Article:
By pressuring Labour to stand down, the SDLP now has a moral responsibility to be the party Labour members sought to build: a non-sectarian, centre-left party that can usher in a new era of progressive politics in Northern Ireland. Many of my Labour friends will wince when I say this, and probably call me naïve, but maybe progressives should give the SDLP a chance? It is, after all, Labour’s sister party, and a closer partnership between the two parties could open up new avenues for progressive policies to emerge here in Northern Ireland.

The impetus is now on the SDLP to demonstrate to progressive voters that it can be a non-sectarian social democratic party that delivers on key areas like social security and social equity. It needs to give some clear indication that it is ready to make the necessary changes to attract new voters and members by building consensus around shared progressive values rather than communal identities. This means it must make space for new ideas, but also hold firm to old ones. To quote from the party’s first leader, Gerry Fitt, the SDLP must affirm what it set out to be: ‘a social democratic and labour party that would engage the sympathies across the sectarian divide in Northern Ireland.’1

The constitutional issue is important, and the SDLP clearly isn’t going to give up its nationalist designation in the Assembly, but surely, for a labour party, issues like job creation, fair wages, child poverty, and protecting the welfare state must come first in times like these? The green agenda isn’t attracting new members or voters, and polls indicate that interest in changing the constitutional status of Northern Ireland is at an all-time low. Even the SDLP party leadership appear more post-nationalist than nationalist, using the language of a federalist New Ireland that maintains power-sharing institutions, rather than a United Ireland. So why, on the official party website, under its sprawling list of twenty Ideas, does ‘United Ireland’ rank number one?

It’s not a new idea to put the United Ireland agenda on the back burner; just look back to the November 2003 Assembly elections, where the commitment to constitutional change came at the end of a list of SDLP pledges that included policing, economic growth, jobs, poverty, schools, hospitals, water charges and other important bread-and-butter issues. I don’t want the SDLP to water down its Nationalist identity, if that’s what the majority of people want from their party—despite what David Ford said on Radio Ulster last month, you can be both liberal AND unionist or nationalist. But the party might find new energy by foregrounding its progressive values.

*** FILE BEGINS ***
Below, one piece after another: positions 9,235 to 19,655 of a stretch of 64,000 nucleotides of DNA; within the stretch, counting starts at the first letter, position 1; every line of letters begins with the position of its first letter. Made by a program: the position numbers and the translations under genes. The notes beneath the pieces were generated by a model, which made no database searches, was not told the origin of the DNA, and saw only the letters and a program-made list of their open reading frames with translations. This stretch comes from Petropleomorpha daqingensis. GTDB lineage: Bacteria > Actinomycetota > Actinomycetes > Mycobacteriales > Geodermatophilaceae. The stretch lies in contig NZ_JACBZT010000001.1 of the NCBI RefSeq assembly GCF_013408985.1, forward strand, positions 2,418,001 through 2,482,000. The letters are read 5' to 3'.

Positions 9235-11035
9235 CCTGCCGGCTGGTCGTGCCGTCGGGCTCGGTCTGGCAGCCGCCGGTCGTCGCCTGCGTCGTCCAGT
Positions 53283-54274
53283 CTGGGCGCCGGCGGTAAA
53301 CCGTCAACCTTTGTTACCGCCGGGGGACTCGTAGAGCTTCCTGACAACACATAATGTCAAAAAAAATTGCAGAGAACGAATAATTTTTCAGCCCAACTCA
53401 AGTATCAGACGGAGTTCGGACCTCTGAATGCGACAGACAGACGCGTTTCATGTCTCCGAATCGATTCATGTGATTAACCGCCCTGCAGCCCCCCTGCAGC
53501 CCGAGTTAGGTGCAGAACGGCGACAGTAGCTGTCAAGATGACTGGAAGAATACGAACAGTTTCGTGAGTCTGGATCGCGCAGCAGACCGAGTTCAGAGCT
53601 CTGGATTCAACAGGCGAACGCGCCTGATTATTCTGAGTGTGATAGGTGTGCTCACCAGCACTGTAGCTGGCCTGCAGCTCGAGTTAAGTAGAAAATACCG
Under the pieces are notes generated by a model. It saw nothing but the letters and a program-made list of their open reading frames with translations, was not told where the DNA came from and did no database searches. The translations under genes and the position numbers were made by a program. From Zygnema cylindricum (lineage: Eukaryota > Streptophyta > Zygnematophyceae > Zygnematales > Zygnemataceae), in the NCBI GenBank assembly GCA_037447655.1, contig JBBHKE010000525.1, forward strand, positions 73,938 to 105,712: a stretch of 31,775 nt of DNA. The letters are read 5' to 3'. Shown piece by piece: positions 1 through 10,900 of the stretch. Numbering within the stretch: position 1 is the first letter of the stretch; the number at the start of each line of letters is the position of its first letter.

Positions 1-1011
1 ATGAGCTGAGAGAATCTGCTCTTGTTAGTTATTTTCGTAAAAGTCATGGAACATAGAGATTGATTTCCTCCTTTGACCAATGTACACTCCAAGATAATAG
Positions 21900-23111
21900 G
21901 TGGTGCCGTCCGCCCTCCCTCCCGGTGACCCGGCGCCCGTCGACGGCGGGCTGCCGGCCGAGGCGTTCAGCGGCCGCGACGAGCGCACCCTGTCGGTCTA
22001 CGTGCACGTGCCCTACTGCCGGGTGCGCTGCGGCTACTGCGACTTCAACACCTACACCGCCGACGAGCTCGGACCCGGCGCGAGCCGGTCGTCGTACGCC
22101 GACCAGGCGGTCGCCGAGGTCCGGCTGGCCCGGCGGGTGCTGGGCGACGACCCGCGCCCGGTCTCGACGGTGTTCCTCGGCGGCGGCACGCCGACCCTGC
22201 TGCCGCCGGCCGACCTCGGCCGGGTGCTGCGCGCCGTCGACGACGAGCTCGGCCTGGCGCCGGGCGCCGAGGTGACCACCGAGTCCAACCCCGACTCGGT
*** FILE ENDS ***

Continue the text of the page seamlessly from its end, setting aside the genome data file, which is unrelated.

The SDLP could channel its all-Ireland energies into building a stronger North-South regional economy and building North-South political partnerships on key issues like transportation and agriculture. In past manifestos, the SDLP has shown a preference for North-South speak rather than the language of a United Ireland, but the website still reflects the green agenda strategy. For example, making the Acht na Gaeilge (Irish Language Act) your second idea out of twenty with no accompanying English-language translation does little for the promotion of the Irish language, and very little for centre-left politics. And this is coming from an Irish-language enthusiast who believes passionately in protecting minority languages.

In a 2006 article, Jon Tonge argues that “the essential problem for the SDLP lies in the perception that it has now achieved its goals and can thus exit the stage.”2 I hope this perception is wrong. The Good Friday/Belfast Agreement should mark the beginning, not the end of progressive politics, which is exactly what is needed right now. Northern Ireland is suffering from some of the worst unemployment in recent decades and more than 100,000 children are growing up in poverty. People need a strong-willed, centre-left party to stand up for the vulnerable, create jobs, and defend the welfare state.

Talking with some in the SDLP, I get the sense big changes are on the way. I certainly hope so, because the UK has become a model example of what not to do during times of recession. Austerity isn’t working, and neither are thousands of people who can’t get jobs. Fewer resources on the ground means increased communal tensions in interface areas. The SDLP needs to demonstrate it understands the hurt and anger people feel while offering much needed hope and moral leadership. Communicate and demonstrate to progressive voters you stand for Respect, Equity, Equality, Collective Responsibility, Compassionate and  Effective Government, and Cooperation, and they just might stand with you. This is what Labour hoped to accomplish, can the SDLP fill the void?

(1,2) Jon Tonge, “Polarisation or new moderation? Party politics since the GFA,” A Farewell to Arms? Beyond the Good Friday Agreement, Second Edition By Michael Cox, Adrian Guelke, Fiona Stephen

12 thoughts on “Should progressives give the SDLP a chance?

  1. Barton,